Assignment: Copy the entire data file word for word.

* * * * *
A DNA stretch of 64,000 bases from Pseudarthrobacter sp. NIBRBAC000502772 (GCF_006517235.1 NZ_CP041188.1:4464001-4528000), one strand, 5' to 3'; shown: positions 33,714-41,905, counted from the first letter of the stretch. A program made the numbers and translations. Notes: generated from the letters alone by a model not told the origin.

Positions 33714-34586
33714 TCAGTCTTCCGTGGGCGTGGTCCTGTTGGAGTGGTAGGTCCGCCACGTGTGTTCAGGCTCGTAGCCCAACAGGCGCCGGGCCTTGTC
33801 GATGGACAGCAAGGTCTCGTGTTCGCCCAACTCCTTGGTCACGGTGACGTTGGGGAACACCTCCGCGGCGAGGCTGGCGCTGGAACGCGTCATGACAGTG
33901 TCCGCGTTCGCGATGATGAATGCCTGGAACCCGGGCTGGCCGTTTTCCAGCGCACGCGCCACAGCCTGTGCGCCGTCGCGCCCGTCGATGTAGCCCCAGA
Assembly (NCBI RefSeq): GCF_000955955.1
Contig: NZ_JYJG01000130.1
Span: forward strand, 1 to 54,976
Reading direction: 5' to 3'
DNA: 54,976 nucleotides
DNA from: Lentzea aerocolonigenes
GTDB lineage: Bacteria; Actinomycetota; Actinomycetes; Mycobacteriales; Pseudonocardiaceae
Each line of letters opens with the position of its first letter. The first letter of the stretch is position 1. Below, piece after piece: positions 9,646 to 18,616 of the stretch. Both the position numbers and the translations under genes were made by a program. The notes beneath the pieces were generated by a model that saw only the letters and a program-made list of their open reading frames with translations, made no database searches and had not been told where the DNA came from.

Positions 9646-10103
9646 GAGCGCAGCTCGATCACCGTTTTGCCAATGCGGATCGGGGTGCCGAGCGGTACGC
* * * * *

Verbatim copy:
A DNA stretch of 64,000 bases from Pseudarthrobacter sp. NIBRBAC000502772 (GCF_006517235.1 NZ_CP041188.1:4464001-4528000), one strand, 5' to 3'; shown: positions 33,714-41,905, counted from the first letter of the stretch. A program made the numbers and translations. Notes: generated from the letters alone by a model not told the origin.

Positions 33714-34586
33714 TCAGTCTTCCGTGGGCGTGGTCCTGTTGGAGTGGTAGGTCCGCCACGTGTGTTCAGGCTCGTAGCCCAACAGGCGCCGGGCCTTGTC
33801 GATGGACAGCAAGGTCTCGTGTTCGCCCAACTCCTTGGTCACGGTGACGTTGGGGAACACCTCCGCGGCGAGGCTGGCGCTGGAACGCGTCATGACAGTG
33901 TCCGCGTTCGCGATGATGAATGCCTGGAACCCGGGCTGGCCGTTTTCCAGCGCACGCGCCACAGCCTGTGCGCCGTCGCGCCCGTCGATGTAGCCCCAGA
Assembly (NCBI RefSeq): GCF_000955955.1
Contig: NZ_JYJG01000130.1
Span: forward strand, 1 to 54,976
Reading direction: 5' to 3'
DNA: 54,976 nucleotides
DNA from: Lentzea aerocolonigenes
GTDB lineage: Bacteria; Actinomycetota; Actinomycetes; Mycobacteriales; Pseudonocardiaceae
Each line of letters opens with the position of its first letter. The first letter of the stretch is position 1. Below, piece after piece: positions 9,646 to 18,616 of the stretch. Both the position numbers and the translations under genes were made by a program. The notes beneath the pieces were generated by a model that saw only the letters and a program-made list of their open reading frames with translations, made no database searches and had not been told where the DNA came from.

Positions 9646-10103
9646 GAGCGCAGCTCGATCACCGTTTTGCCAATGCGGATCGGGGTGCCGAGCGGTACGC